Lost In Shadow Hands-On: Yes, It's FantasticS

Hudson might have made a name for itself with Bomberman and Bonk games, but the Japanese developer has hit a breakthrough with Wii title Lost in Shadow.

The Wii doesn't get enough credit. Third party Wii games don't get enough credit. (Blame years of shovelware for that!) But Hudson has tapped the graphic limitations and the controller potential with Lost in Shadow.

During my short play through on the E3 show floor, I found myself immediately enchanted with the game's shadow-based platforming. It is at its heart, a traditional platformer, but with a twist. Players control the shadow of a young boy as he runs along the shadows of objects in the foreground. Instead of following those objects in the foreground, players need to focus on the shadows they cast. It's an interesting concept that gives the game an out of body experience. That is, it seems, the point.

A fairy accompanies you through the level and can be used to find points to unlock puzzles to continue through the level. There are "memories" to collect that have been left behind by others. Collecting these memories will cause your shadow to gain grams of weight, which increases the health bar. In one of the stages I was played through, my shadow wielded a sword and was chased about by a shadow monster with multiple arms.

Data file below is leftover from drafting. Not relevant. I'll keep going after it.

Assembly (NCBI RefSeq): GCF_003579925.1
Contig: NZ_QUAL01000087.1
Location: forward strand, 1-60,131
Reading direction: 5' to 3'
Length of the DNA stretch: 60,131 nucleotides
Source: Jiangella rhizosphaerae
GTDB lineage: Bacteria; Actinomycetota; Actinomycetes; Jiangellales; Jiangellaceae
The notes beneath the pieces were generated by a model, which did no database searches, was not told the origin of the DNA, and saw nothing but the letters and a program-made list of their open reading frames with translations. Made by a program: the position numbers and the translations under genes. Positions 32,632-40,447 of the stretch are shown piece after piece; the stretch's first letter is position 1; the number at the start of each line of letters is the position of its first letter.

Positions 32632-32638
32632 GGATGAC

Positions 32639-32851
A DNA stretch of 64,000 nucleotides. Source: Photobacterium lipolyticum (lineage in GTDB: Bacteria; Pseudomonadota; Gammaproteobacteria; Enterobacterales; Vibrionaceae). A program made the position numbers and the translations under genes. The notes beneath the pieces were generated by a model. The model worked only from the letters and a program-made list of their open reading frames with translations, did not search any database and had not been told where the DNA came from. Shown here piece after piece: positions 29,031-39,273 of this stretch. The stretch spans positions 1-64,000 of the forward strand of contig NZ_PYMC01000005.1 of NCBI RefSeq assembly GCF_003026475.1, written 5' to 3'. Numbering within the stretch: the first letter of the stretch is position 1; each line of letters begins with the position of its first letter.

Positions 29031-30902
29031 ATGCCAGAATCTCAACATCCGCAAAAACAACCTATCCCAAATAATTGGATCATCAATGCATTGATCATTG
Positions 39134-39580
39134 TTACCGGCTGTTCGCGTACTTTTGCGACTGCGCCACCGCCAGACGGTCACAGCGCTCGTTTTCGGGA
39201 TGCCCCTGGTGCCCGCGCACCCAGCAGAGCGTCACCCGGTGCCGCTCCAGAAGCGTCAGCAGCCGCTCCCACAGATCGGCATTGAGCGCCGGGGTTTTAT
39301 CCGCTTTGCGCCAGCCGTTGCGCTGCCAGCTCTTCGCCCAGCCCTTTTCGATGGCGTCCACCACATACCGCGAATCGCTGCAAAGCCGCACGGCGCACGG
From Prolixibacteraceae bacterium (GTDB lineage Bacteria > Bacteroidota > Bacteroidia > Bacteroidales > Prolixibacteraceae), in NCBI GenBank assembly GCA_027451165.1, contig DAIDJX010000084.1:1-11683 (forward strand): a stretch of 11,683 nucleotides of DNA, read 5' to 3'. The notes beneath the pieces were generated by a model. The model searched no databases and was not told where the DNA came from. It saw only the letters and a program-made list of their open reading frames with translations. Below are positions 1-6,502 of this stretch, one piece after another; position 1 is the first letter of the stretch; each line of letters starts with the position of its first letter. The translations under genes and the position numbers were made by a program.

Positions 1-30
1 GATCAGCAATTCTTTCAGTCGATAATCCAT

The gameplay itself was simple and straightforward, employing both the Wii Remote and the Nunchuk. To unlock puzzles, players guide the fairy using the Wii Remote and pulling the B trigger button to find glowing points.

Lost in Shadow is a seemingly simple game — and that's not a "seemingly simple" in a pejorative sense. It does appear to hint at a deeper experience, which is something that booth hands-on can't truly do justice to. I can see myself getting lost in Lost in Shadow. It is one of the best titles I have played at this year's E3.

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